Rekindling the work relationship wasn't all that awkward. After all, I was really being introduced to a whole new group of designers and production personnel. But I will admit that stepping onto set exclusively as an actor was odd. I was so used to helming the entire production process. In previous C&C games, I could shoot a take, review it, and go back to reshoot it if I found even the tiniest little thing I didn't like. I was not used to being in the position where I was acting through someone else's vision and under someone else direction--as Kane.

GS: And now that you're back working with EA on Command & Conquer 3, do you think we'll be seeing more of you in future game products?

JK: Oh sure--I play a 1969 Pontiac GTO in "Need for Speed 3." It's a tough role because that car had four-on-the-floor and as everybody knows, I'm a five-speed.

In "Lord of the Rings," I play Plinky, Gandalf the Grey's monkey sidekick. I took a lot of flack from the simian-rights community who thought that role should go to an actual monkey, but once I showed them my family tree, they relented.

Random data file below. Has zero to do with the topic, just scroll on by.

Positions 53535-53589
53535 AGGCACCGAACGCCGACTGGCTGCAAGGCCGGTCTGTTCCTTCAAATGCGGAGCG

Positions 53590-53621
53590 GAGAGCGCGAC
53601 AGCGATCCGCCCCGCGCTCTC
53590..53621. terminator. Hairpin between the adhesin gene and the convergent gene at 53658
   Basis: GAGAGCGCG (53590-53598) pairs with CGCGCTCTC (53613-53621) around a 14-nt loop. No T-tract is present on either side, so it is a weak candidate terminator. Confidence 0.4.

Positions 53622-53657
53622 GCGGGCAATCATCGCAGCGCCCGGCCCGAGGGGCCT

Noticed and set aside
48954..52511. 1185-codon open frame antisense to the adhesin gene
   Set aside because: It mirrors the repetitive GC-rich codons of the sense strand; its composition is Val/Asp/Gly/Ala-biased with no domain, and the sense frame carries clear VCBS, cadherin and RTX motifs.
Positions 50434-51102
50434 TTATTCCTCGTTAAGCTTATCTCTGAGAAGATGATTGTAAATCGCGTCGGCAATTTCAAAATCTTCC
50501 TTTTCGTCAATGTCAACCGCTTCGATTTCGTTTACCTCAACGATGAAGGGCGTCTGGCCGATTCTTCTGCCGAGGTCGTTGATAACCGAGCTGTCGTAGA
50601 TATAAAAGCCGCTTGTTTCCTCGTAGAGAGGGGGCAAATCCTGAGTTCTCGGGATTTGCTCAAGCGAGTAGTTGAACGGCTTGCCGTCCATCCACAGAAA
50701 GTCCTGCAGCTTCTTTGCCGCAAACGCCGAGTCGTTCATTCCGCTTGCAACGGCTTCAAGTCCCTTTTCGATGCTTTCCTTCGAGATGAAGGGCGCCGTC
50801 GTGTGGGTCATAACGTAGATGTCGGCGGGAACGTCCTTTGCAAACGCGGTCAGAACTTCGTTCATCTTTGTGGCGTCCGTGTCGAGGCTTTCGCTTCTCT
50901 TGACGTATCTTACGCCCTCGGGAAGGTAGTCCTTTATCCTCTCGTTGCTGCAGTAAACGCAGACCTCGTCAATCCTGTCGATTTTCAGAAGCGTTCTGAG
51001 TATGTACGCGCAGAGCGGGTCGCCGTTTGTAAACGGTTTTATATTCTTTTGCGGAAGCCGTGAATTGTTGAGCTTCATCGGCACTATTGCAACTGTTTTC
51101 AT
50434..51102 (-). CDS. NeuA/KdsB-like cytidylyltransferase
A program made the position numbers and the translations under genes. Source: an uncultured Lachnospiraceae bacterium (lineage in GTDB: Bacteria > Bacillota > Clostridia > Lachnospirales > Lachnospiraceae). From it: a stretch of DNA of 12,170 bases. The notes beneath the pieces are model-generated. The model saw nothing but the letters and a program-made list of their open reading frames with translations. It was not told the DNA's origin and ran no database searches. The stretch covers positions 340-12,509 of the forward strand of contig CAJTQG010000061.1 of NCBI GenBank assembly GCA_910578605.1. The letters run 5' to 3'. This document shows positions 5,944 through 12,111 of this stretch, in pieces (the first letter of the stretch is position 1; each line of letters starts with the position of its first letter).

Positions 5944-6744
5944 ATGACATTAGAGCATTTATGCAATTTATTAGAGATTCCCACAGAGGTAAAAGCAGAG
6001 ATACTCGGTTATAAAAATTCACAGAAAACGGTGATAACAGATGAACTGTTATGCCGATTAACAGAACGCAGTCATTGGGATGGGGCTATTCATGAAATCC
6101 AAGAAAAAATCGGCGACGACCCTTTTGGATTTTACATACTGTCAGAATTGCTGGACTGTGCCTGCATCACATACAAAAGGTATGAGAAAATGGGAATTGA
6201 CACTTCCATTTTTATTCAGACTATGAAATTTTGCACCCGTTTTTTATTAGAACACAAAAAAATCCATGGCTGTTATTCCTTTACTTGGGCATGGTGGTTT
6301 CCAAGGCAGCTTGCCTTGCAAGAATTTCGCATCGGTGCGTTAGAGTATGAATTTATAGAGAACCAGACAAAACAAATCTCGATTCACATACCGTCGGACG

And of course, I'll be reprising my role as "Frat Boy #3" in the soon-to-be released "Celebrity Cheerleader Tickle Fight 4000," a personal project I've been working on for quite some time.

GS: Why do you think EA brought you back to appear in the new game? What do you think you bring to the role of Kane that a look-alike or sound-alike might not be able to capture?

JK: The real reason they brought me back was because I'm cheap and easily persuaded to help move heavy pieces of scenery in between shots. In all seriousness, Mike Verdu, the game's executive producer, has made his enthusiasm for the original C&C series and the methodology behind his vision for the game very obvious from the start. He had an early love of the game even before he started working at EA, and when he flew out to my house to pitch the project, I could tell right away that he was a big C&C fan because he had my face tattooed on his chest. I thought that was sweet.

I honestly think that I might be the only one in the world who understands the humor in Kane--the wry sense of absurdity behind a lot of the megalomaniacal snarkiness. It's a fine line to tread between that sort of humor and the over-the-top, hyperdramatic, almost-Shakespearean villainy. It's a really tough distinction that I've worked very hard to create, right from the beginning of the C&C franchise.